I remember my happy days in Montreal every time I watch Canadian GP on TV. The city’s skyscrapers over the circuit ask me through the TV screen if I can come back someday. I desperately cheer myself up, telling myself that I can, I want to, I’m supposed to. On one Canada Day in the future, while I’m watching the mega-sized fireworks at the head of the Old Montreal pier with my partner, my eyes will be filled with light and shed tears of joy.


An Earthly Paradise hr596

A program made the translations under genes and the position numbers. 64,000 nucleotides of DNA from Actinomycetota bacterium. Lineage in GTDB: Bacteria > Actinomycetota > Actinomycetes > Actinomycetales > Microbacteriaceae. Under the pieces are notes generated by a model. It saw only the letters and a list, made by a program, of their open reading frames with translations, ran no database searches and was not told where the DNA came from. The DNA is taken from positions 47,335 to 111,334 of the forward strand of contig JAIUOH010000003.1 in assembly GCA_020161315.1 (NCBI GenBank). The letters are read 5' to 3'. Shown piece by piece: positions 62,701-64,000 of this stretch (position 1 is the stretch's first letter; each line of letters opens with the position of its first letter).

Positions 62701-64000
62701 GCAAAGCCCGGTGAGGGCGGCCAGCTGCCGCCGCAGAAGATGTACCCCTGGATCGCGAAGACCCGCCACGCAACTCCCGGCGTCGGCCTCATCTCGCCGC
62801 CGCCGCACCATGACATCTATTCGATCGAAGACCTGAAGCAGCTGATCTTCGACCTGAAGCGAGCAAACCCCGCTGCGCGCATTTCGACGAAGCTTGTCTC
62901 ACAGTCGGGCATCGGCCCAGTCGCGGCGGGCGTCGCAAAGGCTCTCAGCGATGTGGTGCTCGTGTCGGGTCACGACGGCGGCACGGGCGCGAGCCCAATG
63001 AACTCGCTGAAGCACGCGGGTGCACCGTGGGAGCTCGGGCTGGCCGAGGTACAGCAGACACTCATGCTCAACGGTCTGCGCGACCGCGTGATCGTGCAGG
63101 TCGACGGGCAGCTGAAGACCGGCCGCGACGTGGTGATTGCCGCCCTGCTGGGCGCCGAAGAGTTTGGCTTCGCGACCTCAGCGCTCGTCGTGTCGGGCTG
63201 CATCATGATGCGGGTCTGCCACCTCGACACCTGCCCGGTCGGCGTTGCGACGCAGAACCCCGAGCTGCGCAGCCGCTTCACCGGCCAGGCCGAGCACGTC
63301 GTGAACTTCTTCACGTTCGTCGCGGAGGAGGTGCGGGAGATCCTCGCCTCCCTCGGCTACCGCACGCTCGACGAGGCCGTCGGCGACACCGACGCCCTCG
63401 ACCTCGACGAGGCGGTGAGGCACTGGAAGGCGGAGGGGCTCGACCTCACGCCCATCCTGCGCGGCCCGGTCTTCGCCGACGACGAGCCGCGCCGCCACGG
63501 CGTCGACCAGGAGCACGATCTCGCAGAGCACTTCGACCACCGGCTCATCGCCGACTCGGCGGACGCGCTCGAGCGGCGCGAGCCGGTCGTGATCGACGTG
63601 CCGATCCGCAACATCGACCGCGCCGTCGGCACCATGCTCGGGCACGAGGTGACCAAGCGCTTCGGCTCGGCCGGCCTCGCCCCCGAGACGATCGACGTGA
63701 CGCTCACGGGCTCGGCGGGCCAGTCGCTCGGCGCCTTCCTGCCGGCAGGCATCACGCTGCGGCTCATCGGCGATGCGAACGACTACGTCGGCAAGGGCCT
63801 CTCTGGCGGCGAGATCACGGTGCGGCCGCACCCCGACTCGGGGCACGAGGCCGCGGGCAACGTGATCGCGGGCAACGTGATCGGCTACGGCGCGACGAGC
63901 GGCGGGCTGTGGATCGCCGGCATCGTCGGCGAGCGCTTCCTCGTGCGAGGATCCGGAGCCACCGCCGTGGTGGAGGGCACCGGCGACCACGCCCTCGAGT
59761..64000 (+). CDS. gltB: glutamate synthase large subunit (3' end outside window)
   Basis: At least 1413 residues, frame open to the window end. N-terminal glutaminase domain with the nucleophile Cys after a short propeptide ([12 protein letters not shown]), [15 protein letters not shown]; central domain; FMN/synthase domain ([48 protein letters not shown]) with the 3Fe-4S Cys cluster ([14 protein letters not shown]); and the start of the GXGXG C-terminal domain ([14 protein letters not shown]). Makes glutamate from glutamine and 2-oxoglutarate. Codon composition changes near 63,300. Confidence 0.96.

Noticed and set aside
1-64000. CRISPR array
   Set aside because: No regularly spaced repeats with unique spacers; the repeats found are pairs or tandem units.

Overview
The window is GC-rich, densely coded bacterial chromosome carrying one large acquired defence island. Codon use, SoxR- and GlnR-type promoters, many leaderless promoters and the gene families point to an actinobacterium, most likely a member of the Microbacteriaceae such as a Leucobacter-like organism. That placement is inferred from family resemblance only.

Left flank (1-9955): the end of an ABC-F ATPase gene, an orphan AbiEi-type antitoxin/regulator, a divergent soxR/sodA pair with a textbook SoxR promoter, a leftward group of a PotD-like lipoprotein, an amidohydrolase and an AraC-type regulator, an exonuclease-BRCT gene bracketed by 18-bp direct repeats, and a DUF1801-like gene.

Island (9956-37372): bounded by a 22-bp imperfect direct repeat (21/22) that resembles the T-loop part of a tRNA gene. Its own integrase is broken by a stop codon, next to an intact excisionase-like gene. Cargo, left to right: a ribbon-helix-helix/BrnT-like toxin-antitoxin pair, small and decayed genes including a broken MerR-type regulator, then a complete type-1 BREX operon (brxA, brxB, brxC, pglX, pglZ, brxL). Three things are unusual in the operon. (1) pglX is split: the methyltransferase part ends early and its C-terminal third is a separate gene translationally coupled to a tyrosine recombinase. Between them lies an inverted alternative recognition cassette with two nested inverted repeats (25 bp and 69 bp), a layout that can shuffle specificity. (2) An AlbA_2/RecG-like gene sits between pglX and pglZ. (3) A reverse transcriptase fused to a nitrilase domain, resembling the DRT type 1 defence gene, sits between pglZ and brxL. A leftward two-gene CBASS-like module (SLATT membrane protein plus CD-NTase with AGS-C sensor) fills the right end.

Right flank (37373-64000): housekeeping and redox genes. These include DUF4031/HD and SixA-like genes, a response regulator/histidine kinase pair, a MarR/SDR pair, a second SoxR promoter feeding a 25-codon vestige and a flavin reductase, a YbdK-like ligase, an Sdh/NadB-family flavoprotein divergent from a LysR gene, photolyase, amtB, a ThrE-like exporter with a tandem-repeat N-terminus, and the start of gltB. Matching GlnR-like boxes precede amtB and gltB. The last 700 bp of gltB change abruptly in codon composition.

When I lived in California, the apartment I rented had an outside Jacuzzi. I liked taking it at night, seeing the sky above. Under the palm trees, I watched an airplane’s small dot of light blinking and moving through the stars. It was the moment that I felt like a winner who obtained a life in paradise by getting out of not only Japan but also my family to which I had been a bound successor. Prices in the U.S. were extremely low compared to Japan back then because of the strong yen. It seemed to me that everything was on sale and I literally lived in a bargain country. Sadly, my life in paradise didn’t last long, though. The Japanese economy crashed and yen turned weak. Inflation had edged up in the States as well. Price hikes assaulted me in all directions. I became unable to pay the rent even if I had moved into a cheap motel. I was practically kicked out of the States and the plane brought bitterly-discouraged myself back to Japan where I returned to a life of reality in a teeny-tiny apartment. Time went by, and I had benefited from technological advances like the Internet and computers, and also from the fall of housing value in Japan. Those benefits let me live in a condominium that has a communal spa. I take a Jacuzzi there watching a beautiful view of the mountains with lingering snow out of big windows. One day, I felt so euphoric that I thought this wasn’t real. I thought I may have already died from that northern Japan’s severe earthquake or from the subsequent meltdown of the nuclear plant, and must be in heaven now. That reminded me of the sensation I had felt in a Jacuzzi in California. I had never expected that I would experience an equally enraptured life here in Japan when I parted with it there. If I traveled back in time with a time machine, I could talk to my other self who was in despair on the flight to Japan from the States. I would say to her, “Years from now, you will get another chance to live in paradise!” I would tell her that she wouldn’t give up music and would have completed two songs back in Japan that had quality she had been craved for and entirely satisfied with. How easier the flight would’ve been if I had heard those words there. I was too hopeless to imagine so much as a speck of the possibility. I always find myself foolish in hindsight whenever I look back later. There are tons of things I have to say to my past self beforehand. The question is, what would my future self tell me now if she looked at me taking the Jacuzzi here. Would she say, “Embrace the moment. It’s the pinnacle of your life”? Or would she say, “Prepare yourself. It’s just the beginning”? I desperately hope for the latter…